Alliance lasting. Although the Treaty had gone somewhat farther than the System I had always advocated in Congress and further than my judgment could yet perfectly approve, it was now too late to make any Objections, and I answered that I thought the Treaty liberal and generous, as indeed it was upon the whole, and that I doubted not of its speedy ratification. I communicated to him the resolution of Congress respecting the Suspension of Burgoins embarkation, which he read through and pronounced "Fort bon." We were then conducted to the Count Maurepas, the Prime Minister or the Kings Mentor, as he was often called. I was presented to him by Dr. Franklin as his New Colleague, and again politely received. This Gentleman was near fourscore Years of Age, with a fresh rosy Countenance, and apparently in better health and greater Vigour than Dr. Franklin himself. He had been dismissed from Office and exiled to his Lands by Lewis the fifteenth in 1748 and in his retirement if not before had obtained the Reputation of a Patriot, for which reason he had been recalled to Court by Lewis 16th, and placed at the head of Affairs.
I was then shewn the Pallace Castle of Versailles, and We happened to be present when the King passed through the Apartments to Council. His Majesty seeing my Colleagues, smiled and passed on. I was then shewn the Gallery, the Royal Appartments and the Kings Bed Chamber. The Magnificence of these Sc nes, the Statues, the Paintings, the furniture, it may easily be supposed appeared to me sublime, or as the French more commonly phrase it, superb. We then returnedto Passy, went into the City and dined with the Count where was the Count de Noailles, his Secretary and twenty or thirty others of the Grandees of France. After Dinner We went to see the Royal Hospital of Invalids, the Chapell of which was enriched and adorned with every Thing that most costly marble, and all the Arts of Architecture, Statuary and painting could at that time furnish in France. It was a monument of the jealousy of Lewis the fourteenth, to emulate the Glory of Saint Pauls Church in London. After this We went a L'Ecole militaire, to the military School, went into the Chapell and Hall of Council. Here We saw the Statues of Conde, Turenne, Luxembourg and Saxe. Returned to Passy and drank Tea with Madam Brillion, who entertained Us again with her Musick and agreable conversation. She recommended to me Voyage Picturesque de Paris and lent me the Book.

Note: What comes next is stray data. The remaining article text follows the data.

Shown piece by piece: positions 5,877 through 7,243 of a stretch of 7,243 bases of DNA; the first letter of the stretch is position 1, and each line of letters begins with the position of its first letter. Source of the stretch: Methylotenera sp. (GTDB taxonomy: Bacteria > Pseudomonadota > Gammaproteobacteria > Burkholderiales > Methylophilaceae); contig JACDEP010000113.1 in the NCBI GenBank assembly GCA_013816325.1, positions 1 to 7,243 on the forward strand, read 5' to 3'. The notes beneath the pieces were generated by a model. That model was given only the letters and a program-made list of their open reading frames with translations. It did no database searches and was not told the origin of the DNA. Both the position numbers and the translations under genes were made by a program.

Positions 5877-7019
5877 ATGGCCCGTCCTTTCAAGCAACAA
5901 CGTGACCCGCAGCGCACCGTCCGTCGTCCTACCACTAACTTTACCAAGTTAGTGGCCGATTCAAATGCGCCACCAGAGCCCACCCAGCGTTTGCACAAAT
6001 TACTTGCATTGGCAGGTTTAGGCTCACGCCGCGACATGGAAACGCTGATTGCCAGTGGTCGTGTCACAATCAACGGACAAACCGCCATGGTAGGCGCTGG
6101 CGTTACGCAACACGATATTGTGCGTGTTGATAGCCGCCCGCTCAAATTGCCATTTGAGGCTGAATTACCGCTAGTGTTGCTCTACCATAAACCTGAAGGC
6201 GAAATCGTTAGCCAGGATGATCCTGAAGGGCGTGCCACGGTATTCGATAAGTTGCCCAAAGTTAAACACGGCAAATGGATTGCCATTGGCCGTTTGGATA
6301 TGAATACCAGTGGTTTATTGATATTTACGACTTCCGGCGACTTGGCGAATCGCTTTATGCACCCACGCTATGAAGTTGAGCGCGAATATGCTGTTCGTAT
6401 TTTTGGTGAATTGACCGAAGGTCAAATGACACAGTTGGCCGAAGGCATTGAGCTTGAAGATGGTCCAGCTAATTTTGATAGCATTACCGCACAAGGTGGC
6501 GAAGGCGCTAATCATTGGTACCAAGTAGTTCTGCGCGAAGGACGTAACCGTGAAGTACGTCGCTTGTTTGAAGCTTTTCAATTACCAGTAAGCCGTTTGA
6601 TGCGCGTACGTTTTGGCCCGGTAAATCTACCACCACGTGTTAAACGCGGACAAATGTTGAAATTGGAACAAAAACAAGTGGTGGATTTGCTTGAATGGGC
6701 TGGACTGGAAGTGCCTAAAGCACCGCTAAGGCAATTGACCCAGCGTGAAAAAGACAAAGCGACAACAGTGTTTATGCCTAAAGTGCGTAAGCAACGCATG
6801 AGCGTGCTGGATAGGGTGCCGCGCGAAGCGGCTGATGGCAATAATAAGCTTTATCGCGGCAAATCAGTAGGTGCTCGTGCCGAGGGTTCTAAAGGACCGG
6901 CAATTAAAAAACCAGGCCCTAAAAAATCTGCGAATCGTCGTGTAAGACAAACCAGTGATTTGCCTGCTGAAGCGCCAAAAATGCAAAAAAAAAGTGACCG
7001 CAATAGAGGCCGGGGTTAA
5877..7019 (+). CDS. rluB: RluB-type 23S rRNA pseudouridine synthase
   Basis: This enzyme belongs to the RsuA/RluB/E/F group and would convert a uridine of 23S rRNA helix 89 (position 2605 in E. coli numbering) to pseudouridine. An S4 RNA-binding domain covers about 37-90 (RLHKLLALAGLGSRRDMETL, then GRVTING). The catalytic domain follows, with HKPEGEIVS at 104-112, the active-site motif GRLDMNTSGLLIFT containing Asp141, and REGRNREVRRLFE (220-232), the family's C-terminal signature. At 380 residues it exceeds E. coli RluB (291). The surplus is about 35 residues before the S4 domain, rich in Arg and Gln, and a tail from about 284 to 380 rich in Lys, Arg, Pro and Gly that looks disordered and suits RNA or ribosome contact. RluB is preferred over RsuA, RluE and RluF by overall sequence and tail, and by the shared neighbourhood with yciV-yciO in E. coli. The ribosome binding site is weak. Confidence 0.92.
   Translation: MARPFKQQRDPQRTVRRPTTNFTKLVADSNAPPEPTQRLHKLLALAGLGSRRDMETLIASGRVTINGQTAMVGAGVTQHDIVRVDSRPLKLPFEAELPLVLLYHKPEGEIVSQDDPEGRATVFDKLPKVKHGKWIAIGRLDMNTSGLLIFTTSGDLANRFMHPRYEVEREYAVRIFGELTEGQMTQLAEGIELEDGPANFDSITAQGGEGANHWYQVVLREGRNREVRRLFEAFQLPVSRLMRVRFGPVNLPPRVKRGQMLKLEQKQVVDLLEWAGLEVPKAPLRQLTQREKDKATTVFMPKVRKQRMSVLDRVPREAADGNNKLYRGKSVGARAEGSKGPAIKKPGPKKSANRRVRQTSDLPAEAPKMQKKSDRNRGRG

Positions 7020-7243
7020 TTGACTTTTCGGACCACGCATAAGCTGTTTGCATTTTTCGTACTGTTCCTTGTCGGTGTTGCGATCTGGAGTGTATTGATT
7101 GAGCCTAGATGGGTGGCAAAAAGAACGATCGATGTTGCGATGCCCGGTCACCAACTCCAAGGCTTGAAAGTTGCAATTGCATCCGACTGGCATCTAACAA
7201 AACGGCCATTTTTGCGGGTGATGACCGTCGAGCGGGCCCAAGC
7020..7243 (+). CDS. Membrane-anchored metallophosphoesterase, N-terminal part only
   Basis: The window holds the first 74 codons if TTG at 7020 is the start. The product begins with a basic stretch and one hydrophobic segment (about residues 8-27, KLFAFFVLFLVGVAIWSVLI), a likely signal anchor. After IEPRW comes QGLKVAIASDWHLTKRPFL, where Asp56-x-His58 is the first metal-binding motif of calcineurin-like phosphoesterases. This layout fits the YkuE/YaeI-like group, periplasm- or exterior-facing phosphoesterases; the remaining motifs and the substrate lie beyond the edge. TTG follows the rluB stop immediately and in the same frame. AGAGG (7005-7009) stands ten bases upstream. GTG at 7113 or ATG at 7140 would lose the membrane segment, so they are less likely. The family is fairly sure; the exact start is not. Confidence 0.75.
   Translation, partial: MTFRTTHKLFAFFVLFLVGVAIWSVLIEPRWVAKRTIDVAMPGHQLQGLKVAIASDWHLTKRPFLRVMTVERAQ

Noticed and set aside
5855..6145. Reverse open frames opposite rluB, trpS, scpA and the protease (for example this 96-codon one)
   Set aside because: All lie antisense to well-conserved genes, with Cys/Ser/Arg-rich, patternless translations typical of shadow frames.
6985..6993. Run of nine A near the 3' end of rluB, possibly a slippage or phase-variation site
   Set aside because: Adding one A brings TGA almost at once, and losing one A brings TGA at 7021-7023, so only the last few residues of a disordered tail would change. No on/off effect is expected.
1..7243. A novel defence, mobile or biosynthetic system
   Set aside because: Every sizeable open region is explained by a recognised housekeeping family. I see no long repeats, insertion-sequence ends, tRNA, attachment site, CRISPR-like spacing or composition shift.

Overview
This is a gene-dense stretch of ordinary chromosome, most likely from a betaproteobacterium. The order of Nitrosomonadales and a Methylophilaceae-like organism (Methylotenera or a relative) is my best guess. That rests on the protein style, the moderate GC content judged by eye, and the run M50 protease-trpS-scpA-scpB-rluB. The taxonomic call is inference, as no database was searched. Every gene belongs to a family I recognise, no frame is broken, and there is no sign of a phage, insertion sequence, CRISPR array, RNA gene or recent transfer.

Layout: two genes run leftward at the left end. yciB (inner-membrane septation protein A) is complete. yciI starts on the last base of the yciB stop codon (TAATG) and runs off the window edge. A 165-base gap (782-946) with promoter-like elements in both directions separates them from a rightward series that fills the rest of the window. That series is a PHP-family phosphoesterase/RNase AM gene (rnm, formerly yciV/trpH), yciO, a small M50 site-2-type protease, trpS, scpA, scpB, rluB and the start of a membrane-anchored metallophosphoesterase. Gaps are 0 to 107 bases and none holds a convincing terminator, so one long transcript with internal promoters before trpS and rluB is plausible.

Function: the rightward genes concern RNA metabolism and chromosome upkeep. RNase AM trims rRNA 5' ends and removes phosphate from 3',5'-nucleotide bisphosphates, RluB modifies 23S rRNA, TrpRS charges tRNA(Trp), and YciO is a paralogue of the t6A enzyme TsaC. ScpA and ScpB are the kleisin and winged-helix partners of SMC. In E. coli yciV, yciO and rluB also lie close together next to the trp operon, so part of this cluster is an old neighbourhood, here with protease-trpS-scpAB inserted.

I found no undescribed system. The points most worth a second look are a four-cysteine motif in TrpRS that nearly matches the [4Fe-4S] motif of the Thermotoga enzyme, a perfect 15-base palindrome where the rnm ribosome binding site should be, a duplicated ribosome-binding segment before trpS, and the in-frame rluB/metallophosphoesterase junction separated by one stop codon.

Although my Ignorance of the Language was very inconvenient and humiliating to me, yet I thought

the Attentions which had been shewn me from my first landing at Bourdeaux by the People in Authority of all ranks, and by the principal Merchants, and since my Arrival at the Capital by the Ministers of State and others of the first consideration, had been very remarkable and portended much good to our Country. They manifested as I thought, in what estimation the new Alliance with America was held.
In the Course of the last Week, particularly on fryday, I was visited by a Number of American Gentlemen.Sir James Jay of New York, Brother of the then Chief justice, who has since been President of Congress, Governor of the State, Ambassador abroad and Chief Justice of the United States, but is now in 1806 like so many others of our first and best Men in the Post of honor a private Station.... Mr. Joshua Johnson of Maryland Brother of my Friend Thomas Johnson, in some former Years Member of Congress with me, and at that time Governor of Maryland. Mr. Ralph Izzard of South Carolina, Dr. Bancroft, Mr. Livingston from Jamaica, Mr. Jonathan Loring Austin from Boston, Mr. Amiel from Boston. Mr. Johnson had been established in London in a lucrative Trade but finding a War approaching, and coinciding with his native Country in Principle and sympathizing in her feelings he had come over with his Family, that is his Wife and a Number of small Children, to France in his Way to America. He removed in a few days to Nantes, where finding some Encouragements in Commerce, and dreading the difficulties and dangers of a Voyage to America with a young family he remained during the War. One of his Children was destined to be my daughter.Sir James Jay embarked soon for America but returned in a year or two to Europe, went to Holland and came again to Paris. Mr. Austin I received as my private Secretary. Congress had entrusted their Ministers with a few blank Commissions in the Navy: and We soon appointed Mr. Livingston and Mr. Amiel Lieutenants.Livingston served some time under Captain Tucker and Amiel under Captain Jones. I am not certain whether Dr. Smith was among these. But such a Person came over to France with his Wife about that time and gave Dr. Franklin a great deal of Vexation, Mr. Lee not a little, to me he was always complaisant. Yet in 1800 he furnished Mr. Wood in New York with a part of the Billingsgate which composed his History of my Administration. Smith said he was honourably descended, his Father having been a Councillor in the Province of New York as his Brother William has also been. I am sorry that I shall be obliged to say something more of this Man hereafter.
I had the honor to dine with the Prince de Tingry Duke de Beaumont, one of the four Captains of the Kings Guards at Versailles.


Cite web page as: John Adams autobiography, part 2, "Travels, and Negotiations," 1777-1778, sheet 11 of 37 [electronic edition]. Adams Family Papers: An Electronic Archive. Massachusetts Historical Society. http://www.masshist.org/digitaladams/
Original manuscript: Adams, John. John Adams autobiography, part 2, "Travels, and Negotiations," 1777-1778. Part 2 is comprised of 37 sheets and 7 insertions; 164 pages total. Original manuscript from the Adams Family Papers, Massachusetts Historical Society.
Source of transcription: Butterfield, L.H., ed. Diary and Autobiography of John Adams. Vol. 4 Cambridge, Mass. : Harvard University Press, 1961.